Spain train crash: Driver charged with 79 counts of homicide
The driver of a train that hurtled off the rails in Spain was charged with 79 counts of reckless homicide and released on bail after being questioned by a judge.
Santiago de compostela (Spain): The driver of a train that hurtled off the rails in Spain was charged with 79 counts of reckless homicide and released on bail after being questioned by a judge.
The judge ordered him to report to court every week and forbade him from leaving Spain for six months, the High Court of Galicia, which is leading the investigation, said in a statement yesterday.
He also banned him from driving trains for six months.
Media reports have suggested that the 52-year-old driver, Francisco Jose Garzon Amo, was travelling at more than double the speed limit for that stretch of the line when the crashed happened.
The train came off the line near the pilgrimage city of Santiago de Compostela, northwest Spain.
Police detained Garzon Amo on Thursday, a day after what is Spain`s deadliest rail disaster in decades, on suspicion of reckless homicide.
He was still in hospital recovering from a light head injury he suffered in the crash.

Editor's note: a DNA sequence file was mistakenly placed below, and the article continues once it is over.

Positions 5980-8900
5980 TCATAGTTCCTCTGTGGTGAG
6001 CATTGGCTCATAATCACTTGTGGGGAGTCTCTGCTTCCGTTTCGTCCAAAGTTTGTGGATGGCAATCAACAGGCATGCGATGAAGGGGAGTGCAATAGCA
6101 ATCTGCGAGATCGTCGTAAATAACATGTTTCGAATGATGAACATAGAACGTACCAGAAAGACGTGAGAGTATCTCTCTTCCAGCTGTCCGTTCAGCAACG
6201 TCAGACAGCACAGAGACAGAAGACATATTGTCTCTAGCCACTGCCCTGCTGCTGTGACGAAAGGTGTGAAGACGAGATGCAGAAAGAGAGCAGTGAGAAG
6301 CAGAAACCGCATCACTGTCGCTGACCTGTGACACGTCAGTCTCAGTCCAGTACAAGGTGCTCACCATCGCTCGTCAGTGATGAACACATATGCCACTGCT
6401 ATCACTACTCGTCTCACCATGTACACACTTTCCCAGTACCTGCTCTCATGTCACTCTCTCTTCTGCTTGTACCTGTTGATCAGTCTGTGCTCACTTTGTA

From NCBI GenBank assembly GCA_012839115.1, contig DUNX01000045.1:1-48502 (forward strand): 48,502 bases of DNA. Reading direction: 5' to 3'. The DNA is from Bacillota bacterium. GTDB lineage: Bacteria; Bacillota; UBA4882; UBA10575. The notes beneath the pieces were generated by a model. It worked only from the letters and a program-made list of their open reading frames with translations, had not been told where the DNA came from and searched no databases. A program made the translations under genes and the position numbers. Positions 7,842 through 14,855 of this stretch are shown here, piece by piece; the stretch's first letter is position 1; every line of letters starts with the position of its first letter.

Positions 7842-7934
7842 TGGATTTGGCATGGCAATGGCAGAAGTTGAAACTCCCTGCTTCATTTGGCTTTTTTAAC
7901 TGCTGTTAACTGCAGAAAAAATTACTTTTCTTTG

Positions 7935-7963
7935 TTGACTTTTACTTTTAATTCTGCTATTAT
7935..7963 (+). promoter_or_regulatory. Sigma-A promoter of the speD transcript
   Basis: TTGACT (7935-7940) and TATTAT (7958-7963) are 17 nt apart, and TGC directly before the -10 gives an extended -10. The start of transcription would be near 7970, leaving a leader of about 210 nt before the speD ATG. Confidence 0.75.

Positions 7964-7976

Yesterday, a police car delivered him in handcuffs to the courthouse for the closed hearing. He had spent the previous night in a police cell.
Garzon Amo was dressed in a blue shirt and a scar was visible from his injury.
Just hours before the court hearing began regional health officials said a woman critically injured in the crash had died in hospital, bringing the toll to 79.
The latest victim was a US national, the Galician High Court said, bringing to nine the total number of foreigners who died.
Flowers and candles were placed at the gates of the city`s cathedral, a year-round destination for Roman Catholic pilgrims, which will host a memorial service for the victims today.
Prime Minister Mariano Rajoy, who was born in Santiago de Compostela, and Crown Prince Felipe are scheduled to attend the service.
"We are really feeling the impact. People are praying. It is a great tragedy," said 70-year-old Marlen de Francisco, who sells souvenirs in the cathedral square.
"All day people are asking me for note paper so they can write messages and put them on the cathedral gates."